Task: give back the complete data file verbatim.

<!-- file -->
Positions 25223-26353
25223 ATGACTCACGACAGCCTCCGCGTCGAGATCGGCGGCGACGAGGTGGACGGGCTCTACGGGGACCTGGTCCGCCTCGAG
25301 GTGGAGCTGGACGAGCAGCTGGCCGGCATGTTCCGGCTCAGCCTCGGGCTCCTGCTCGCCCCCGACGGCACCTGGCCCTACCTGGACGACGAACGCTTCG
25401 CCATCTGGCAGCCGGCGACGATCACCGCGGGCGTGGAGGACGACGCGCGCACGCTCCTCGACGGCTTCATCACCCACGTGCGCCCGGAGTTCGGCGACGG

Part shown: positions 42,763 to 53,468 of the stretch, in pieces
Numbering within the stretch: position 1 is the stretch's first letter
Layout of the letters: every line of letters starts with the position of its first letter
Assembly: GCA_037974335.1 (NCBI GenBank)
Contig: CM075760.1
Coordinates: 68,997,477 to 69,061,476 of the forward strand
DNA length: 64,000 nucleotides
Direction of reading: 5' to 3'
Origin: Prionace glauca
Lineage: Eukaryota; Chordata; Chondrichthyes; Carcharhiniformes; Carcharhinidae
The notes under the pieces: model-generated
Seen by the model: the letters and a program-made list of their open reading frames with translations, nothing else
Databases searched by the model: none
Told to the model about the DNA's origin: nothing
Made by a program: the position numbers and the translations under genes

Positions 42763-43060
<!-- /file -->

Positions 25223-26353
25223 ATGACTCACGACAGCCTCCGCGTCGAGATCGGCGGCGACGAGGTGGACGGGCTCTACGGGGACCTGGTCCGCCTCGAG
25301 GTGGAGCTGGACGAGCAGCTGGCCGGCATGTTCCGGCTCAGCCTCGGGCTCCTGCTCGCCCCCGACGGCACCTGGCCCTACCTGGACGACGAACGCTTCG
25401 CCATCTGGCAGCCGGCGACGATCACCGCGGGCGTGGAGGACGACGCGCGCACGCTCCTCGACGGCTTCATCACCCACGTGCGCCCGGAGTTCGGCGACGG

Part shown: positions 42,763 to 53,468 of the stretch, in pieces
Numbering within the stretch: position 1 is the stretch's first letter
Layout of the letters: every line of letters starts with the position of its first letter
Assembly: GCA_037974335.1 (NCBI GenBank)
Contig: CM075760.1
Coordinates: 68,997,477 to 69,061,476 of the forward strand
DNA length: 64,000 nucleotides
Direction of reading: 5' to 3'
Origin: Prionace glauca
Lineage: Eukaryota; Chordata; Chondrichthyes; Carcharhiniformes; Carcharhinidae
The notes under the pieces: model-generated
Seen by the model: the letters and a program-made list of their open reading frames with translations, nothing else
Databases searched by the model: none
Told to the model about the DNA's origin: nothing
Made by a program: the position numbers and the translations under genes

Positions 42763-43060